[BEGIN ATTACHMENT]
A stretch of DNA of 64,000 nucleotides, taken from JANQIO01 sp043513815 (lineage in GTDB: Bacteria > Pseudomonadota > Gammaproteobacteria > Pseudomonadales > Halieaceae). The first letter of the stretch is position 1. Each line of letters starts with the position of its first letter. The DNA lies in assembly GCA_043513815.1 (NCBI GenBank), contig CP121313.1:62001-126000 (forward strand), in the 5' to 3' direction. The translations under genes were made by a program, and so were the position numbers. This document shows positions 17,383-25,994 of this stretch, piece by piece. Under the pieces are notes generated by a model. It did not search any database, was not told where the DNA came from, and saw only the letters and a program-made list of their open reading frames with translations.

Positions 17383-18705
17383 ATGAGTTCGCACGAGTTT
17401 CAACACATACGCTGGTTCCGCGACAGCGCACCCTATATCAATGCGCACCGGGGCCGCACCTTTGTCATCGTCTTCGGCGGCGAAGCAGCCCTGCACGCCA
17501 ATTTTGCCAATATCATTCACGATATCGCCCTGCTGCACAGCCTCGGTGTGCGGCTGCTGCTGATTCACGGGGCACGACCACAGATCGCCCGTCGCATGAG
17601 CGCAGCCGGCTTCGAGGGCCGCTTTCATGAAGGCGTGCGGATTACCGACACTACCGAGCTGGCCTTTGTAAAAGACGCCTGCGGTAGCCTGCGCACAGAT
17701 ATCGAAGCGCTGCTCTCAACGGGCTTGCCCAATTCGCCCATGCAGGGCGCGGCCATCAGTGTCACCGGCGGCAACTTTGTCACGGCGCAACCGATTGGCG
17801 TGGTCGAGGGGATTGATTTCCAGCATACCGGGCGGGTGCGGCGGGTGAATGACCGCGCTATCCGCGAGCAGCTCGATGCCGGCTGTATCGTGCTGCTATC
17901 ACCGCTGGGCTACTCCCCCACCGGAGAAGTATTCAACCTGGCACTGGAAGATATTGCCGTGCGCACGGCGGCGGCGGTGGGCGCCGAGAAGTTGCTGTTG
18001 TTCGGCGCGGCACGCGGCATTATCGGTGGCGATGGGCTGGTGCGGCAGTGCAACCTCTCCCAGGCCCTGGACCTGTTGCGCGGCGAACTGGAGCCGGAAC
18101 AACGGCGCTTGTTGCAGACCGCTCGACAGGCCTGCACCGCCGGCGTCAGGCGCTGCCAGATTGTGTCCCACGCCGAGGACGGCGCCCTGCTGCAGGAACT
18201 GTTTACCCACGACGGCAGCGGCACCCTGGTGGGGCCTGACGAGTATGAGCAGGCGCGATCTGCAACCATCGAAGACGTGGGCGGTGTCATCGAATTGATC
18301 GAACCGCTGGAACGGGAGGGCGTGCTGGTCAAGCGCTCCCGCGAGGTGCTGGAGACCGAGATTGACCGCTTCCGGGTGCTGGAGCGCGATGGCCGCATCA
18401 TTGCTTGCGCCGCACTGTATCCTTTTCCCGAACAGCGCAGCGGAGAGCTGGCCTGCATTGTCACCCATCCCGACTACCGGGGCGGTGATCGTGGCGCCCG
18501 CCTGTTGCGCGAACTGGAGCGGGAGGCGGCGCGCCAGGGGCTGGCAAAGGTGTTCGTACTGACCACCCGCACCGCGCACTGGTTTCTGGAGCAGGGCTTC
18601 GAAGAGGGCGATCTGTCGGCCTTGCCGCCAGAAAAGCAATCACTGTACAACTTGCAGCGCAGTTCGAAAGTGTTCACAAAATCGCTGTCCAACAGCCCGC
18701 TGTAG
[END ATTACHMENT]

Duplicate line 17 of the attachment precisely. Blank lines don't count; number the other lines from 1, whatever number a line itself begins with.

18701 TGTAG